Quiet. We’re camping in the Valley of the Gods and it is quiet. I love it. Coffee in the morning is amazing. Me, Derek, Fletcher, and the gods. Cool monolithic sandstone formations dot the valley floor all around us. These behemoths were formed by water, wind, and ice over 250 million years ago.
After driving from Escalante up through the snow, we arrived in a rain storm. It rained for a couple days so we stayed inside and read, watched movies, and darted outside when we could to walk Fletcher. The soil here is like sludgy clay when it gets wet and not at all fun to walk in.
Natural Bridges National Monument
When we went into the visitor center to show our National Park pass, the gentleman at the counter noticed Derek’s Deschutes County Public Library card and cheerfully announced he lived in Bend when he wasn’t working. Small world!
Natural Bridges National Monument sits high on Cedar Mesa at 6500′. Streams cut two deep canyons and three massive sandstone bridges formed from what was once the shore of an ancient sea. You can drive the 9 mile scenic loop and see all three bridges by walking a short distance. There are also hiking trails that get you down to the canyon floor to view the bridges from below. We opted to do a 6 mile loop that descended to Kachina Bridge and then looped around to Sipapu Bridge.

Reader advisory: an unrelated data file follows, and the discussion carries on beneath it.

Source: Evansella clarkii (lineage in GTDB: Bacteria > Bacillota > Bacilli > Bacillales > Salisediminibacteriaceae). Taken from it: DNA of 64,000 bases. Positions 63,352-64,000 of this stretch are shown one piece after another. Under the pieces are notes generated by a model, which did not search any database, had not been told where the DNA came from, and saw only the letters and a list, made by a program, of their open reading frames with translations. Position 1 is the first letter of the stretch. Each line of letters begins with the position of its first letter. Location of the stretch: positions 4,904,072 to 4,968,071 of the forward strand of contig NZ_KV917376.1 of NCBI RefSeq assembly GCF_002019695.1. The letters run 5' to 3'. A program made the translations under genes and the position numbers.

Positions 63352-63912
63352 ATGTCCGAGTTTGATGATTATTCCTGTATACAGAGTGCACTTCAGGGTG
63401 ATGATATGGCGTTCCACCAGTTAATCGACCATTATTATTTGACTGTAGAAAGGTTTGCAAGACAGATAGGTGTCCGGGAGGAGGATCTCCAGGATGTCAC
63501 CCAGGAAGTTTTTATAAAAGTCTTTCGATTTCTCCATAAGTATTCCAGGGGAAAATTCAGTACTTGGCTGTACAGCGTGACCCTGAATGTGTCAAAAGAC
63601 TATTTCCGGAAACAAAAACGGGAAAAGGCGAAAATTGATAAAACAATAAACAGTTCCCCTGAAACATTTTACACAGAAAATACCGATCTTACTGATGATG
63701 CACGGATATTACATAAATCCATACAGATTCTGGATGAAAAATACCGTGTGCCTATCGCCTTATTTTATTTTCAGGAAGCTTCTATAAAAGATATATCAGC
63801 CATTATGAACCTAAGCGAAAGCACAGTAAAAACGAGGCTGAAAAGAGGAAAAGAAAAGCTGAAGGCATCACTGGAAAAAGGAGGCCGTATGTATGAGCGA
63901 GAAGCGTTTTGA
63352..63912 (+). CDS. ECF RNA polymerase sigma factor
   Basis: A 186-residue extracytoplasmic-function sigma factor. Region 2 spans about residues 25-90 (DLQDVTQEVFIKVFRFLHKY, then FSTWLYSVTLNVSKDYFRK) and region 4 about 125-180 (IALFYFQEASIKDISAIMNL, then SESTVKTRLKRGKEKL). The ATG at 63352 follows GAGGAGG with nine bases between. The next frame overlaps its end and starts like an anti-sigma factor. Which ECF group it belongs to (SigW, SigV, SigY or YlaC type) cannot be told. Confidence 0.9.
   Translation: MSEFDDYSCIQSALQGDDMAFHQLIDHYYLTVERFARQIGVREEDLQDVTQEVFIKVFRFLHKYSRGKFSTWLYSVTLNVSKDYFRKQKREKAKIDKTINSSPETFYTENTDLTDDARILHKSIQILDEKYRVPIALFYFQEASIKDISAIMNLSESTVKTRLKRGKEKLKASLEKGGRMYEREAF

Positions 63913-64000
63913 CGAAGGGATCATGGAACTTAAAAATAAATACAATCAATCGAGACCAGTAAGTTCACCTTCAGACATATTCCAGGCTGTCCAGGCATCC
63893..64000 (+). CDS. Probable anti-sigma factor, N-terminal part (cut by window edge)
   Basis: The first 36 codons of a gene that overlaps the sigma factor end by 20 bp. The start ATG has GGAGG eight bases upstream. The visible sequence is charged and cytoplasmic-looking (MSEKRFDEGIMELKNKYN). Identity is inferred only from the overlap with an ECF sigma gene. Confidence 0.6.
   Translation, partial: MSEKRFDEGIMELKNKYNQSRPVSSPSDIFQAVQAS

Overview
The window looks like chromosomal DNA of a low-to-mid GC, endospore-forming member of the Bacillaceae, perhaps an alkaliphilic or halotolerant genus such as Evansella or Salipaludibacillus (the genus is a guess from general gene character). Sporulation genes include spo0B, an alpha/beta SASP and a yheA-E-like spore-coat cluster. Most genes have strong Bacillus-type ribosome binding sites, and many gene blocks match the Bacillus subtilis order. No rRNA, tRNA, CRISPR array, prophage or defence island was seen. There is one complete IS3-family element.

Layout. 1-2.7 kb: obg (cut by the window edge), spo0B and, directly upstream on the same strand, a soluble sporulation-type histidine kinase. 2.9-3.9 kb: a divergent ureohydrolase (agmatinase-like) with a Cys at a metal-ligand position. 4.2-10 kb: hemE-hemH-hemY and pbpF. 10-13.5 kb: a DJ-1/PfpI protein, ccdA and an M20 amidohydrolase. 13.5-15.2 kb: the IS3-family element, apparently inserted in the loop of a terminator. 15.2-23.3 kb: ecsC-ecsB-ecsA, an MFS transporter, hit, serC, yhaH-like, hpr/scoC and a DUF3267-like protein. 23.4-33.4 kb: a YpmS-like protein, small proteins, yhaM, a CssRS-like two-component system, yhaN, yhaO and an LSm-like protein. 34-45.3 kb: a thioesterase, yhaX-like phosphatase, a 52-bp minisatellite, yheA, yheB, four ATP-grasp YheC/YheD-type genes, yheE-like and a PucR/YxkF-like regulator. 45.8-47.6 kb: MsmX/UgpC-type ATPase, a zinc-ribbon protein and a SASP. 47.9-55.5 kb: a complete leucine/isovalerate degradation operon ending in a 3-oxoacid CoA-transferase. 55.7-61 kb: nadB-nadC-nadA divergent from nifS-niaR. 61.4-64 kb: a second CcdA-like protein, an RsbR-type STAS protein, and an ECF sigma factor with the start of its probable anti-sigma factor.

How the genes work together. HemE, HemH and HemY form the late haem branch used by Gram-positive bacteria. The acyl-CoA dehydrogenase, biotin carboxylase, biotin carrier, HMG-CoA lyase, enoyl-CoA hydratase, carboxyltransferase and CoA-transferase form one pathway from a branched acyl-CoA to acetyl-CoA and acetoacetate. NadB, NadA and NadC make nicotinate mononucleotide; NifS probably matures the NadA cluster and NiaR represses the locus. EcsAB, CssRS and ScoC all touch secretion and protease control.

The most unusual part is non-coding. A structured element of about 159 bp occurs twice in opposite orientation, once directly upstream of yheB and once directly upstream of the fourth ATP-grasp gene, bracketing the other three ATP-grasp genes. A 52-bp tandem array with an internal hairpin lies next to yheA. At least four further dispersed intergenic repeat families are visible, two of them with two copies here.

Kachina Bridge was down a series of switchbacks and slickrock. The trail had quite a few stream crossings to negotiate and keep the hike adventurous. Big oak and cottonwood groves line the trail. We got to walk underneath the arch and view it in solitude, there was nobody around!
Sipapu Bridge is the second largest national bridge in the WORLD. In Hopi mythology, a Sipapu is a gateway through which souls may pass to the spirit world. To get back up to the mesa we had to climb a series of ladders and switchbacks. Derek’s fear of heights had me a little worried but he made it no problem.
The last bridge, Owachomo, means rock mound in Hopi. This bridge seemed more delicate and narrow. We only had to hike a mile to get a better view of this bridge.
Our last hike was to view the Horsecollar Ruins. From the viewpoint you can look across the canyon and see the remains of an ancestral Puebloan cliff dwelling.
We’re getting to see and do so much cool stuff!